The proposed Sizewell C nuclear power plant development has the potential to have a major impact on one of the most wildlife-rich areas of the UK.
RSPB Minsmere nature reserve is adjacent to the proposed development site on the Suffolk Coast and has been a nature reserve since 1947. It is one of our flagship sites for both wildlife and visitors. Minsmere forms part of a wider area of the Suffolk Coast widely recognised for its value for wildlife.
The Suffolk Coast is an outstanding location for wildlife and people alike, with a rich and varied mosaic of habitats providing a landscape of wild beauty. It is a safe haven for an amazing variety of wildlife including iconic species such as the bittern, marsh harrier and otter.
It is protected by a number of national and international nature conservation designations. These include:
- SSSI (a type of protected area with special or exceptional wildlife features)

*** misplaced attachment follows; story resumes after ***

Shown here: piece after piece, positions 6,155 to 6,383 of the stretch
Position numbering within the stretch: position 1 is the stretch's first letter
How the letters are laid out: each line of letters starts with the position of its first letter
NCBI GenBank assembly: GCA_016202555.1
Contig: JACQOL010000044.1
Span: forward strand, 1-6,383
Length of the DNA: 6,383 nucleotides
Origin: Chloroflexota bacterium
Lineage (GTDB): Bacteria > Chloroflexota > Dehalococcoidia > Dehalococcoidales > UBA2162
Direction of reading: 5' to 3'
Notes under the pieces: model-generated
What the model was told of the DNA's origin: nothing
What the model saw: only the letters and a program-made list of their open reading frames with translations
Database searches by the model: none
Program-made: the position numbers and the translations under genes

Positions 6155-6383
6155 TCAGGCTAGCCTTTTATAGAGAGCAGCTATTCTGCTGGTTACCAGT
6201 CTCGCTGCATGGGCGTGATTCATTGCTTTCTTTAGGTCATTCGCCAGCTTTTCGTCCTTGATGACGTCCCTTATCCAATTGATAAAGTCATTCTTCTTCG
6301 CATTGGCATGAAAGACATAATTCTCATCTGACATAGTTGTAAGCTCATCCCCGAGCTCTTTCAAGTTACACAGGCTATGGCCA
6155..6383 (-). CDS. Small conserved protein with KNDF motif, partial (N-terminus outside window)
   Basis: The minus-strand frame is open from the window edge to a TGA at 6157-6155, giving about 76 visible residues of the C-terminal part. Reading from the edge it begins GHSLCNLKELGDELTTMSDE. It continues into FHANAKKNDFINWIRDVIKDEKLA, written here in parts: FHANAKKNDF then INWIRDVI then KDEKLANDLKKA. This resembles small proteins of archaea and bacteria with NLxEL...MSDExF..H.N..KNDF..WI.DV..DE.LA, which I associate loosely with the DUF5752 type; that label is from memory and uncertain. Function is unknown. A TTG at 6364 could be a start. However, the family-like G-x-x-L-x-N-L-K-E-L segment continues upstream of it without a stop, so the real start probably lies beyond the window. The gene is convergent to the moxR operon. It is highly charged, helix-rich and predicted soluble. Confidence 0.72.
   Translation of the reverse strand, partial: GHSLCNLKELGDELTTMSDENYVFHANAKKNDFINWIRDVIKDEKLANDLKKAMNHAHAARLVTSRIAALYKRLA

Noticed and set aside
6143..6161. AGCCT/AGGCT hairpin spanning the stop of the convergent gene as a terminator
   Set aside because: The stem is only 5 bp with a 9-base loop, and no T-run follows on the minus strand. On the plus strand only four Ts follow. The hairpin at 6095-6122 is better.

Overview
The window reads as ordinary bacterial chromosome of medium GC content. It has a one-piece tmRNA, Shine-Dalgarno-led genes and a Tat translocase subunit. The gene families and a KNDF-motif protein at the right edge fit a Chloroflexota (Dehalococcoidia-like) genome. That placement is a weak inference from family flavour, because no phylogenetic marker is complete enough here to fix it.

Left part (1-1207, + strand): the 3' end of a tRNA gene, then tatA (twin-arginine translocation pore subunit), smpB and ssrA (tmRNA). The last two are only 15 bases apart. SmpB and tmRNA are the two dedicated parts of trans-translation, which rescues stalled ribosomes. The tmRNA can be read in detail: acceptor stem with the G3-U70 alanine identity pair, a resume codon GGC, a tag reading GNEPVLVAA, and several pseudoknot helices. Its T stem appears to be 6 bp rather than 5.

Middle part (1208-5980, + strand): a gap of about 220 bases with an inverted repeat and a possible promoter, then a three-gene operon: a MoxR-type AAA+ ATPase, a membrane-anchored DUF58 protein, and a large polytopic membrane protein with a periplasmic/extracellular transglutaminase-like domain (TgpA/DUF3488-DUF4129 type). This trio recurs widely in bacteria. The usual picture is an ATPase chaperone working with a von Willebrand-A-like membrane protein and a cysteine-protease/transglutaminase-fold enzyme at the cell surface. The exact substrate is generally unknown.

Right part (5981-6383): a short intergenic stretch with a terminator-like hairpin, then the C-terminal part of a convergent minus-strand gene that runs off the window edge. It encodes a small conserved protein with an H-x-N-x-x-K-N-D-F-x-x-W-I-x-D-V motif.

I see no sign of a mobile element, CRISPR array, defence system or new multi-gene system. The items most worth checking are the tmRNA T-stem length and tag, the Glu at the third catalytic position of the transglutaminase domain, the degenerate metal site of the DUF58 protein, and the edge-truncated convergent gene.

- SPA (European designation for rare and vulnerable birds)
- SAC (European designation designed to protect habitats and wildlife species)
- Ramsar site (for wetlands of international importance)
The site is also only one of five in the United Kingdom to have received the Council of Europe European Diploma for Protected Areas award. A draft resolution for the renewal of this award was approved in March 2019, on the condition that the Sizewell C development doesn’t cause any harm to Minsmere.
The Sizewell estate, which borders RSPB Minsmere to the south, is one of eight sites which have been identified by government as potentially appropriate locations to construct new nuclear power stations. The existing Sizewell nuclear power stations consist of Sizewell A, two reactors now in the process of being decommissioned, and Sizewell B, a single reactor.
The proposals for Sizewell C consist of two reactors to the north of Sizewell B. This will bring the existing development right up to the boundary of Minsmere nature reserve. In addition to the permanent buildings, infrastructure and access roads, there is a significant area of land identified for temporary storage and construction use during the development. If permission is granted, construction is expected to take up to twelve years.
What impact could the development of Sizewell C have on Minsmere?
At this stage our main concerns with the proposed Sizewell C development stem from its proximity to internationally and nationally important and designated wildlife sites, including RSPB Minsmere nature reserve.
You can read more about our specific concerns in the “Our position” section below.